The issue of courteous rejection letters is much more difficult to measure. All of the letters I received were at least serviceably courteous, though the degree of courtesy varied significantly. The most frustrating letters and, I would argue, those that conveyed the least respect and consideration toward the rejected applicant were those which tended to be brief (two to four sentences) and simply informed the recipient that he or she was no longer a candidate for the job. The worst of mine said only the following: "Please be advised that the tenure-track position in 20th-century U.S. history here at [name withheld] University has now been filled. Thank you for your interest in [name withheld]." For all of the time, money, and effort that job candidates put into their applications, this kind of rejection letter is unsatisfactory and insulting. Likewise, letters that are merely self-congratulatory announcements, identifying the person hired, are equally annoying.
The most satisfying and respectful letters are those that give some general indication of the decision-making process. I most appreciated the letters that told me how many applications the department received (often more than 200), how the finalists were selected (in general), and expressed some recognition of the lousy state of the job market. For example, the following excerpt from one rejection letter greatly minimized the frustration of not being asked to interview: "Since we received nearly 300 applications for the position, we had to make some very difficult—perhaps even arbitrary—decisions, often based on what we considered the primary needs of the department. Our inability to include you on the preliminary short list should not be taken in any way as a negative reflection on the quality of your application...." Another department wrote, "While we were pleased by the high caliber of the candidates that we had to choose from, we are discouraged by the job market conditions that presented us with such an extraordinary choice." Such letters convey a certain level of understanding and, dare I say, humanity that says to job applicants "we evaluated you as a potential colleague" instead of as a mere number or some neophyte trying to rise above his proper station. In any case, these kinds of letters were rare; most fell somewhere between the two-sentence outright dismissal and the five-sentence, thoughtfully crafted, empathetic rejection.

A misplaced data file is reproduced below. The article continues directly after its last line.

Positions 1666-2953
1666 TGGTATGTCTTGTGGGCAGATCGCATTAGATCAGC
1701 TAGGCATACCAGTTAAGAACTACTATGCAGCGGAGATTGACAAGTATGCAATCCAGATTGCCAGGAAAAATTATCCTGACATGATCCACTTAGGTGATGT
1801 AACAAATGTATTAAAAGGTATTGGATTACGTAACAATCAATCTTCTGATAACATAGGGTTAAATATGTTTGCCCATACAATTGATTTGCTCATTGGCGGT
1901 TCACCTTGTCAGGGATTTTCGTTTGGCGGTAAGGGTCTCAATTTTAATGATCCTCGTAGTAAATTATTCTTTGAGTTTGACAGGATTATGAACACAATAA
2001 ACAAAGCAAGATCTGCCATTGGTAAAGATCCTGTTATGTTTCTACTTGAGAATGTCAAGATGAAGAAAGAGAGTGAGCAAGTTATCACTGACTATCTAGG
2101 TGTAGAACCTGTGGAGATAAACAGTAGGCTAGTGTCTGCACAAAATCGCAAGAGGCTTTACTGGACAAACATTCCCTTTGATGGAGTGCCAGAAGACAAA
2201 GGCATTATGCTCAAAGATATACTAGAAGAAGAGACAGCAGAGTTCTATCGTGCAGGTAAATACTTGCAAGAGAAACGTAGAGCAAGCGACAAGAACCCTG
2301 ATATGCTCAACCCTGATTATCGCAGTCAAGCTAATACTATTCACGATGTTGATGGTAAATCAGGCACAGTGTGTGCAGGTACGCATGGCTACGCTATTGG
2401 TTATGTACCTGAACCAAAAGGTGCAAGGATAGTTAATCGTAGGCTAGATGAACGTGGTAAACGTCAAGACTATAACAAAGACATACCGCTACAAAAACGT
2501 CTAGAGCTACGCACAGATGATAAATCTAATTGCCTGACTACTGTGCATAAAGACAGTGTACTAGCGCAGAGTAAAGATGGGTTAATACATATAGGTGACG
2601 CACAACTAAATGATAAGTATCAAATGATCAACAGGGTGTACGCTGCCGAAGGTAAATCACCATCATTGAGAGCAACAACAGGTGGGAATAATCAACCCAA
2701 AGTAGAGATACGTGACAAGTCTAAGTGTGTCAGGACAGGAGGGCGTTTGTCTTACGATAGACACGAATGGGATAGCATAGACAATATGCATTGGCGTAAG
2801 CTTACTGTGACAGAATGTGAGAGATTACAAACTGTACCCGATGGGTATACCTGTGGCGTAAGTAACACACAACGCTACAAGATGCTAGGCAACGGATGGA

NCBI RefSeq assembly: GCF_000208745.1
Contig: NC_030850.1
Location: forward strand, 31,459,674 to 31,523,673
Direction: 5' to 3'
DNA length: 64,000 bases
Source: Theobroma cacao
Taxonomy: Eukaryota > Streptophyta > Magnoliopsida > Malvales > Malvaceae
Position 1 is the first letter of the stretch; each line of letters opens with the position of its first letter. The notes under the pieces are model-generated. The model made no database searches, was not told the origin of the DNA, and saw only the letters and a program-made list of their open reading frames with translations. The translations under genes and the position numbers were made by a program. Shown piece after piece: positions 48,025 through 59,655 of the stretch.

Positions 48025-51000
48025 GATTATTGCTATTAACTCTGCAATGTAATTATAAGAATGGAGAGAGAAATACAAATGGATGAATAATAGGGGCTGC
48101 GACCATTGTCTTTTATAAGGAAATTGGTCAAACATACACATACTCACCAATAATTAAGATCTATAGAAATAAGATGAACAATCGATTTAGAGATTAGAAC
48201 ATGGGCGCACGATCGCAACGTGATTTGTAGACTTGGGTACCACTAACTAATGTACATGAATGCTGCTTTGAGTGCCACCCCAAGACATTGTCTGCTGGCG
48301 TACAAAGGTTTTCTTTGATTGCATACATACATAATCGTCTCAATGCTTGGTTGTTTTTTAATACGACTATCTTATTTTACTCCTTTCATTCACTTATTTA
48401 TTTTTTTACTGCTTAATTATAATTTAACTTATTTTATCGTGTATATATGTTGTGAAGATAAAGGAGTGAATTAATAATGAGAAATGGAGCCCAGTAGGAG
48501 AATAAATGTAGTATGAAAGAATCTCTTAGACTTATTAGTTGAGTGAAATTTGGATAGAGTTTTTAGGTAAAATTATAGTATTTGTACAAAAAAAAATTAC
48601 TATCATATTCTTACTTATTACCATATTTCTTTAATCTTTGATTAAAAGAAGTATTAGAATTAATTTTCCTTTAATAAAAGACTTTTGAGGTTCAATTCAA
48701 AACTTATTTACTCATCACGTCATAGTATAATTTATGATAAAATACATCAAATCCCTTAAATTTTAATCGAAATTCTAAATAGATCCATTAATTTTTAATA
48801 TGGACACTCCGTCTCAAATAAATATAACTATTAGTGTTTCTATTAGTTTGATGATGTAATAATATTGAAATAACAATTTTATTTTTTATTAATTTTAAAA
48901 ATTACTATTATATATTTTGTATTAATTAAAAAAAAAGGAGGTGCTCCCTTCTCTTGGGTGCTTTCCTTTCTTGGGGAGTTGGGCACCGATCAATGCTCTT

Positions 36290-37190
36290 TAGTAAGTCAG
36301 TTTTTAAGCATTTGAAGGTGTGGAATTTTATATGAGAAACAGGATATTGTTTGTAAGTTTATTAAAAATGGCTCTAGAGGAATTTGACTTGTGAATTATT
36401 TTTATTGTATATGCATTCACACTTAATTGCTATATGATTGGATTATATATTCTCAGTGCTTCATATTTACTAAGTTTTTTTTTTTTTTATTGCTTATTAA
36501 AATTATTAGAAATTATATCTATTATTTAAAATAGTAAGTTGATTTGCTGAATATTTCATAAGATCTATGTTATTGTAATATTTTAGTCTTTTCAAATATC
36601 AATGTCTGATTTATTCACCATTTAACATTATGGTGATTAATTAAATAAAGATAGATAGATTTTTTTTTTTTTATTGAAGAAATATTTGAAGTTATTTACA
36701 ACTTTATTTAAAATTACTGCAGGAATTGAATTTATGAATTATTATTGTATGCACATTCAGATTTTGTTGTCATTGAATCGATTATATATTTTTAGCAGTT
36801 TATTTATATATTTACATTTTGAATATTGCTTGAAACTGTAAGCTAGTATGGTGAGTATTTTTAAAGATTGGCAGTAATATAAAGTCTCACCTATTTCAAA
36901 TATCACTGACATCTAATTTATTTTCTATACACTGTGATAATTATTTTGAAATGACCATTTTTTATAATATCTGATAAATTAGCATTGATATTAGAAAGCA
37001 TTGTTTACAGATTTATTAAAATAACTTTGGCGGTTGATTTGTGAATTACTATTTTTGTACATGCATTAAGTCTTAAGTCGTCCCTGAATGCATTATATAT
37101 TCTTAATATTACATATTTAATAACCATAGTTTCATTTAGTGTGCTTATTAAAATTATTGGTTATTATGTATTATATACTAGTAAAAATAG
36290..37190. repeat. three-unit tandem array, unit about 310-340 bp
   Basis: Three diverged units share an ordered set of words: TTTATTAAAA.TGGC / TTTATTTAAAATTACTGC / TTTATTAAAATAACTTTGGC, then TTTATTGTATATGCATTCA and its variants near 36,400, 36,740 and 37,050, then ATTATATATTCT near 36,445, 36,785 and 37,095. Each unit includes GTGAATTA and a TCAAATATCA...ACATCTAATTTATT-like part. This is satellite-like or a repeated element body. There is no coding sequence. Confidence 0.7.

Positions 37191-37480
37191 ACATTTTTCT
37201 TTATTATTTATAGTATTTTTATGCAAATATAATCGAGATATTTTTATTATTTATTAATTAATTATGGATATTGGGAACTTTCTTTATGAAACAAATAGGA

Although rejection letters come throughout the school year and become regular sources of frustration, the lack of respect generated by a cold, generic letter pales in comparison to the bad interview experience. The AHA standards require that interviews "should proceed in a manner that respects the professional and personal integrity of the candidates...." Candidates should also be "allowed sufficient time in interviews to develop their candidacies in some depth." Like most job seekers, the majority of my interview experiences were good or at least benign, but I did have three interviews in which I did not have sufficient time to develop my candidacy in depth, and two of those interviews can be described only as nightmares. Sadly, whenever I tell these stories, though I often try for laughs, the response from other young historians is always a mix of shock and recognition. Everyone seems to have his or her own horror stories.
Most job candidates seem to approach the annual meeting of the AHA with some mixture of excitement and trepidation. And each interview can affect how the remaining ones go. Fortunately, in Chicago last year, I got off to a good start. Four of my seven interviews went well, some very well. Another, the only one that I had in the big "cattle room" interview area of the Job Register, was less than satisfying because I was limited to only 15 minutes. Few job candidates can really make a case for themselves in so little time. I left thinking that it had been a waste of time, but given the state of the job market, hopeful that I might get called for a second interview.